Thursday, April 26, 2018

"Still Dance the Stars" at Yellow Tree Theatre

Last night in the cozy intimate space of Yellow Tree Theatre, in a strip mall in Osseo, I saw a world premiere new play that's unlike anything I've seen before. As someone who sees a lot of theater (and I mean a lot), that's a rare occurrence. While playwright Jayme McGhan's Still Dance the Stars reminds me a little of the Pulitzer Prize winning musical Next to Normal, in that it deals with parents grieving the loss of a child in different (and sometimes hallucinatory) ways, the storytelling is completely unique, combining very real and natural dialogue, fantastical dream sequences in which stuffed animals come to life, dance, and music to tell a heart-wrenching and heart-warming story of grief, love, and family. It's a great choice of play for Yellow Tree, my favorite theater in the 'burbs, and the cast and creative team do a beautiful job of bringing the play to life with all of its humor, grace, silliness, and beauty.

Anne and James are a typical young married couple, who also run a dance studio together. Typical except for the fact that James' dancing proposal went viral, sending the couple into mild celebrity status. We meet them six years after the famous event, when a reporter does a catch-up interview with them. But a lot has happened to Anne and James in the five years they've been married, and not all good. They've lost a child, the details of which are slowly spelled out throughout the play, and are on the brink of divorce. The two have one last whiskey-fueled night together before the interview and subsequent break-up, as James packs up all of the stuffed animals he's won at carnivals (it's their thing). Their conversation takes the form of imaging the animals come to life, as people in their lives (her sister and mother, his father, their daughter Hope, the reporter). I know this sounds weird and not a little crazy, but somehow it works, and the story flows seamlessly from reality to this dream-state and back, with much credit to the directors Jason Peterson and Andy Frye, the latter of whom also choreographed the dance sequences. Because, oh yes, the stuffed animals who come to life as friends and family also dance. And have dance-offs as they try to help or hinder Hope in her search for a home she never knew. But of course all of this is really happening in Anne and James' minds and conversation, as they work through their grief and other issues in their relationship.

auntie Ash embraces her niece as dad and mom look on
(Zachary Stofer, Mary Fox, Louisa Darr, Vanessa Wasche,
photo by Justin Cox photography)
Yellow Tree has assembled a wonderful nine-person cast of familiar faces and newcomers to the YTT stage. Vanessa Wasche and Zachary Stofer are both so real, raw, and empathetic as the grieving couple, as they break your heart one minute and make you laugh the next. Mary Fox is her usual spirited and hilarious self as Anne's sister; Peter Colburn gives a heartfelt portrayal of James' loving but stoic father; Janet Hanson is a delight as the sisters' full-of-life (and married to a much younger man) pastor mom; Louisa Darr is a sweet and natural Hope (the hippo); Corey Mills is surprisingly nimble as the adorkable camera operator; Abby Magalee says little but is a fantastic dancer and DJ; and last but not least, Emily Madigan (the reporter and villain of the dream world) is a fierce dancer with, I'm just going to say it, the best hair that can currently be seen on #TCTheater stages. And she works every perfect curl. #hairography #hairenvy #curlygirl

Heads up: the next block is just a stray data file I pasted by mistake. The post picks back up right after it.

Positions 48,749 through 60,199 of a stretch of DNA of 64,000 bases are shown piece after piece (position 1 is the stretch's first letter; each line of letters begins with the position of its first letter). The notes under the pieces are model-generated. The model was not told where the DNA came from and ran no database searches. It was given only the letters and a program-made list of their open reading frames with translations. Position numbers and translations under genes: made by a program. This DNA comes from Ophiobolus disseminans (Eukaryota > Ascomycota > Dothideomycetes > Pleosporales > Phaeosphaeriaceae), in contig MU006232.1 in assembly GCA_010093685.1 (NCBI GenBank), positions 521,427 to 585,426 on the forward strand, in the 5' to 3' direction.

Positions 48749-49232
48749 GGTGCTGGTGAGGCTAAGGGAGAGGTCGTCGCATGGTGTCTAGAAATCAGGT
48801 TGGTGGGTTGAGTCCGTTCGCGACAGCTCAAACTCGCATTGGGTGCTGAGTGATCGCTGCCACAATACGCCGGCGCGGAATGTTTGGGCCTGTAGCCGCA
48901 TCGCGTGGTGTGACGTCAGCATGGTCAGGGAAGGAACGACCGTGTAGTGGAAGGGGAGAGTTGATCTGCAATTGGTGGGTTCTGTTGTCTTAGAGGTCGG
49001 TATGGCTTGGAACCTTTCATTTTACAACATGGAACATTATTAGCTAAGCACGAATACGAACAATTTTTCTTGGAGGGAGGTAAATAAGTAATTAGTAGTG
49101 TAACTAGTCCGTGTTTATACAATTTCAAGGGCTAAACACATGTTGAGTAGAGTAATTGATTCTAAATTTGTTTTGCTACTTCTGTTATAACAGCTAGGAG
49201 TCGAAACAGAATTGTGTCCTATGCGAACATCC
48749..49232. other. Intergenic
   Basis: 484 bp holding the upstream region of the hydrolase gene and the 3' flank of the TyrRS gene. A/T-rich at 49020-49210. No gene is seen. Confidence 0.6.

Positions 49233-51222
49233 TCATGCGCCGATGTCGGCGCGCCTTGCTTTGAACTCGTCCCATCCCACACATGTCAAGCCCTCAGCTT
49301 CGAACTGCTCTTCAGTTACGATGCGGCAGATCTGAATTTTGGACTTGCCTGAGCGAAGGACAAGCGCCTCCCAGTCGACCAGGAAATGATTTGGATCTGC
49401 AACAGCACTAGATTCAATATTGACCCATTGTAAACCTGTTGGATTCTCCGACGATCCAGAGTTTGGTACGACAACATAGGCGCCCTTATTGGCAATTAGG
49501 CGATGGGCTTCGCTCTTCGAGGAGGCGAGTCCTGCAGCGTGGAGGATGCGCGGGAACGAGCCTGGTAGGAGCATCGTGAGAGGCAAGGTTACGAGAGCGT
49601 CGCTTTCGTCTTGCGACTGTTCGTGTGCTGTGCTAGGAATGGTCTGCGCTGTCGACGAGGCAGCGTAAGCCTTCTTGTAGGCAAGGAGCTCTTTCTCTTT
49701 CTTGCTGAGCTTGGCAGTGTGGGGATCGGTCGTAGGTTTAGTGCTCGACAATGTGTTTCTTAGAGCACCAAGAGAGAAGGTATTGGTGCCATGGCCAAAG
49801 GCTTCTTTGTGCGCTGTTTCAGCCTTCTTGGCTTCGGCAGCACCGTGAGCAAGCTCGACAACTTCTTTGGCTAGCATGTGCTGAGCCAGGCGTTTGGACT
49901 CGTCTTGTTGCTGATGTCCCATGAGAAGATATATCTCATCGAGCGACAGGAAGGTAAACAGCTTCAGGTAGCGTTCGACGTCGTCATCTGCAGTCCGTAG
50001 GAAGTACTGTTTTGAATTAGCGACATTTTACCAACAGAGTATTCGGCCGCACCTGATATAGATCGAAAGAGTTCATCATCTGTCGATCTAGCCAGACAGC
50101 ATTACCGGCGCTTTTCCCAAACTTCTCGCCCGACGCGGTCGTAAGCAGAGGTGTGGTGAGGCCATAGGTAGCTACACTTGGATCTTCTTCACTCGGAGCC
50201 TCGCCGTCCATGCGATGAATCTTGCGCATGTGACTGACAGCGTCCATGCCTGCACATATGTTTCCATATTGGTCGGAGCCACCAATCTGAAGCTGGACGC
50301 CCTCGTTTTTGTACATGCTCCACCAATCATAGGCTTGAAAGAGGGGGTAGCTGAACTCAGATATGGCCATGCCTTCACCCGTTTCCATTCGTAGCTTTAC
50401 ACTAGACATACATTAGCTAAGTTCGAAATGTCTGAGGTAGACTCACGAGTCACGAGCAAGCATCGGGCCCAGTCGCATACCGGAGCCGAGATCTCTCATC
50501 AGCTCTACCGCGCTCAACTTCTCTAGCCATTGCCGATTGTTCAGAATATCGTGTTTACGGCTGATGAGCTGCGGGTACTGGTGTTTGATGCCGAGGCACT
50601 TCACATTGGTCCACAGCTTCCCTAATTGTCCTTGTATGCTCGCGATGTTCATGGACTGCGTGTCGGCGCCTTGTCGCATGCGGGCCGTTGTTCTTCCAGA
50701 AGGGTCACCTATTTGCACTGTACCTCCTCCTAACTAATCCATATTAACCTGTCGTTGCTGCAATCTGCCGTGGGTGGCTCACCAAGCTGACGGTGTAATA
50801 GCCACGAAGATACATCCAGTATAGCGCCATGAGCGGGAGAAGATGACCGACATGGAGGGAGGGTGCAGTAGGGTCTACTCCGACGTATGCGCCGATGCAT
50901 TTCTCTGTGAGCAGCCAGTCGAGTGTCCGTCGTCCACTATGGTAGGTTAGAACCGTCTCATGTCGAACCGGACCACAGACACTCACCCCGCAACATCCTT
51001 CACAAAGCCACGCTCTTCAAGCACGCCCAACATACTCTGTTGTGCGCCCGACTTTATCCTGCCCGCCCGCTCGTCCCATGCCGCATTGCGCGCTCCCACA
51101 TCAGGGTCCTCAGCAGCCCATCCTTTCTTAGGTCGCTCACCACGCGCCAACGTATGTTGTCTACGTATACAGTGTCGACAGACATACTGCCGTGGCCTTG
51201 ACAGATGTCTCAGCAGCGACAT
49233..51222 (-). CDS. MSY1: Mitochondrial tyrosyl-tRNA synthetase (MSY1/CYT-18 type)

Emily Madigan leads the cast in a dance-off
(photo by Justin Cox photography)
The design of the show all works together to create this imaginative yet grounded world. The play takes place in the dance studio and the dream world, and the set (designed by Katie Phillips) is simple and basic to serve as a backdrop. It's dominated by a huge multi-colored paneled wall, with some of the panels lighting up. This and the other lighting effects (designed by Courtney Schmitz) help to differentiate between dream and reality. The living stuffed animal costumes are playful and fun and match so closely to their stuffed animal counterparts that they must have been made together. They're not full stuffed animal costumes, rather a few specific pieces that can be easily thrown over each character's real-life costume (costume design by Samantha Haddow).

Still Dance the Stars is one of those plays that will make you laugh and cry, which is my favorite kind of play. And the dancing is appropriate to the heightened emotion of the situation and really furthers the storytelling. It feels totally appropriate to each character's story, and is really fun to watch too (with original music by Matt Riehle). You still have a few weeks (through May 13) to catch this beautiful, sad, sweet, moving new play, but it's selling well so don't delay. Watch the below video, then click here to order tickets (YTT has some of the most reasonable ticket prices in town, with all seats under $30).

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